In a professional sense, the way in which we organise our work tasks, the approach we take to our duties, the workplace environment, our superiors and our co-workers also have bearing on our overall health. A 2008 Medibank report, The Cost of Workplace Stress in Australia, notes that workplace stress has been linked to a wide range of health conditions, including anxiety, cardiovascular disease and gastrointestinal disorders.
But each industry, too, has its cultural and social norms, and while our skills might fit the bill, our personality types or beliefs might not. In this sense, the appropriation of career roles by popular TV shows and movies, and the glamorisation of certain careers in the media without consideration of the "other" factors we don't see – the artist struggling to pay the rent; the model rejected at a casting call; the solitary writer; the techno genius suffering pancreatic cancer; the politician with depression; the businesswoman who doesn't enjoy her kids – lead to a certain fantasisation that can lead us to despair (I want the career she's having!).
"Being a professional illustrator or photographer is a full-time job that goes beyond the mainstream nine-to-five: tough deadlines mean working through the night," say the authors of Work/Life 2: the UPPERCASE Directory. "Flashes of inspiration can happen anytime, so your sketchbook is an indispensable appendage.You might spend innumerable hours secluded in your studio, or perhaps you’re a regular at the local coffee shop. Chances are, your work and your life are one and the same and you wouldn’t have it any other way."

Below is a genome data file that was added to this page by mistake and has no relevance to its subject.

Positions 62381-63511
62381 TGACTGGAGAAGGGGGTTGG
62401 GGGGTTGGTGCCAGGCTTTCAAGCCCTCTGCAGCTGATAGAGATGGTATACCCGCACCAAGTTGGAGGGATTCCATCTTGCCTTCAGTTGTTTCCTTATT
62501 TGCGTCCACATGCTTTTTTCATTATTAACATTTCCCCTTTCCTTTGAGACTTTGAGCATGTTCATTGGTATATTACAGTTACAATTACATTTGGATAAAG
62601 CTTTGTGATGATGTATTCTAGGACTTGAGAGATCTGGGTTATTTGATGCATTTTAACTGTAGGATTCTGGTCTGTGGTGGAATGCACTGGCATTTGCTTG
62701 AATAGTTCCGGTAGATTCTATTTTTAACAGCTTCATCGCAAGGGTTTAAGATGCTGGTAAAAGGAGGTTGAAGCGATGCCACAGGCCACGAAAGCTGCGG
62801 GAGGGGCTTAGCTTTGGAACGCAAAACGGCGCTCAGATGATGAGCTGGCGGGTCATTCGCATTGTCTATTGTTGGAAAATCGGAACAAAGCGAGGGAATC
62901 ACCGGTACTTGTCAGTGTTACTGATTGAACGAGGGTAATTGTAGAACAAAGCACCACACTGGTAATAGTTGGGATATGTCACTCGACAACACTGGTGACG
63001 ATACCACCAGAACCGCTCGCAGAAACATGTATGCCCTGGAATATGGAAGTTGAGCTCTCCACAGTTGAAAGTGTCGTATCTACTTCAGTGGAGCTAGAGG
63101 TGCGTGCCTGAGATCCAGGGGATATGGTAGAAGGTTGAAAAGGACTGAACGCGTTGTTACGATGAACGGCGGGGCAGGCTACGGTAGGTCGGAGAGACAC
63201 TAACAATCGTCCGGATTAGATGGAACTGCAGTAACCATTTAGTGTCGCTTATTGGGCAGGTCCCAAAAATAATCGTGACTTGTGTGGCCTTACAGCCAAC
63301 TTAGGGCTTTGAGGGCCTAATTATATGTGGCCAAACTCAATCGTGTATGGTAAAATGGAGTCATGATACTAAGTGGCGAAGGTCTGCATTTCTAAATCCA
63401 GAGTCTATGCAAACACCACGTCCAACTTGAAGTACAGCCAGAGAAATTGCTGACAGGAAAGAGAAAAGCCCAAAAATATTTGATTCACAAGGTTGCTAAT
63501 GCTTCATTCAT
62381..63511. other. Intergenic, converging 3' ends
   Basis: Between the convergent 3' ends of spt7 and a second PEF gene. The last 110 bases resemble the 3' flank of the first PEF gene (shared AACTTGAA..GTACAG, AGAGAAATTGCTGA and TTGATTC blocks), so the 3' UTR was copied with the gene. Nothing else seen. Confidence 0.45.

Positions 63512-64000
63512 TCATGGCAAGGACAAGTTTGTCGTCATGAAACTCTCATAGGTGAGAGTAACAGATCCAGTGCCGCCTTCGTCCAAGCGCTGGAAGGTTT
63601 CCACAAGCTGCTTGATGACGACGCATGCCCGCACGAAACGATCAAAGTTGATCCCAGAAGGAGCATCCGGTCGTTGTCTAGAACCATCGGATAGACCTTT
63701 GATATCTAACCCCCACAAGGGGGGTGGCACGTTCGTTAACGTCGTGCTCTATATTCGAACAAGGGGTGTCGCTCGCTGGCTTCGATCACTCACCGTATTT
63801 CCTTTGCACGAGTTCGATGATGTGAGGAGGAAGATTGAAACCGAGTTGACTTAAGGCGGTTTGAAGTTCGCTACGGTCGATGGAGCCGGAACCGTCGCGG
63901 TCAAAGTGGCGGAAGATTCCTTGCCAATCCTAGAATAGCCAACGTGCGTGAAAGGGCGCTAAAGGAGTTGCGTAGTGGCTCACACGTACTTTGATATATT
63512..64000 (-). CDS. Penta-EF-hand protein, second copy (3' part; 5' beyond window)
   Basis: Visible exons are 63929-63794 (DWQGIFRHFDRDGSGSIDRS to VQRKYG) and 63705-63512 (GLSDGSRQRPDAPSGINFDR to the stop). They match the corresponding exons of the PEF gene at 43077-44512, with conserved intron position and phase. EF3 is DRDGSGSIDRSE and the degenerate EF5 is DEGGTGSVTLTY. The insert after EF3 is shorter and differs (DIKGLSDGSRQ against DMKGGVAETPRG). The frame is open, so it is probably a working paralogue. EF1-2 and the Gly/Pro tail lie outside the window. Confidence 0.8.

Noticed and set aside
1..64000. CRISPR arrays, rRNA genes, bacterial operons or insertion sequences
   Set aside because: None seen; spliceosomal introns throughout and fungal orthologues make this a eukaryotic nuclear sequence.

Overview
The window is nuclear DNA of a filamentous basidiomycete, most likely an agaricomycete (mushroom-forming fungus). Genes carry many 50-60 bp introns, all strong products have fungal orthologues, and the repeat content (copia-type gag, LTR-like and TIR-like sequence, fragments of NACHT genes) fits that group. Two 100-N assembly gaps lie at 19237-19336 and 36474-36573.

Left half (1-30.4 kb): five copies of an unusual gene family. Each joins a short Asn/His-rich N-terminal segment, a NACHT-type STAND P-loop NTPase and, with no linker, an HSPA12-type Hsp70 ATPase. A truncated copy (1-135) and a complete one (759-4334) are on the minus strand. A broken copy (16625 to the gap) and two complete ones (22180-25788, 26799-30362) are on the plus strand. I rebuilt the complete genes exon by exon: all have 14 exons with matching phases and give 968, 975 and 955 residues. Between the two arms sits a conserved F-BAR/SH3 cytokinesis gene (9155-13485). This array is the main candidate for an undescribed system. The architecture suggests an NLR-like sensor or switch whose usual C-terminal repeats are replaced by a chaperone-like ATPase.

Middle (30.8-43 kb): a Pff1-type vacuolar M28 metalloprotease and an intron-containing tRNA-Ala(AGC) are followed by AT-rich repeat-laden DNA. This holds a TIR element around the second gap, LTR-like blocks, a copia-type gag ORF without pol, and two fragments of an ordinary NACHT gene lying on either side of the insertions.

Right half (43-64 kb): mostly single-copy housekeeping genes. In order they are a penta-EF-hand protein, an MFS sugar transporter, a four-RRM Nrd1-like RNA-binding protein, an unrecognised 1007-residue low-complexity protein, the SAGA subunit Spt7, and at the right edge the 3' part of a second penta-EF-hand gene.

In his brilliant but ultimately bleak 2010 book, The Pleasures and Sorrows of Work, Alain de Botton (a founder of The School of Life) presents the premise that, "Work makes us. Without it we are at a loss; in work we hope to have a measure of control over our lives. Yet for many of us, work is a straitjacket from which we cannot free ourselves." More encouragingly, he writes:
When does a job feel meaningful? Whenever it allows us to generate delight or reduce suffering in others. Though we are often taught to think of ourselves as inherently selfish, the longing to act meaningfully in our work seems just as stubborn a part of our make-up as our appetite for status or money. It is because we are meaning-focused animals rather than simply materialistic ones that we can reasonably contemplate surrendering security for a career helping to bring drinking water to rural Malawi or might quit a job in consumer goods for one in cardiac nursing, aware that when it comes to improving the human condition a well-controlled defibrillator has the edge over even the finest biscuit…
But we should be wary of restricting the idea of meaningful work too tightly, of focusing on the doctors, the nuns of Kolkata or the Old Masters. There can be less exalted ways to contribute to the furtherance of the collective good and it seems that making a perfectly formed stripey chocolate circle which helps to fill an impatient stomach in the long morning hours between nine o’clock and noon may deserve its own secure, if microscopic, place in the pantheon of innovations designed to alleviate the burdens of existence.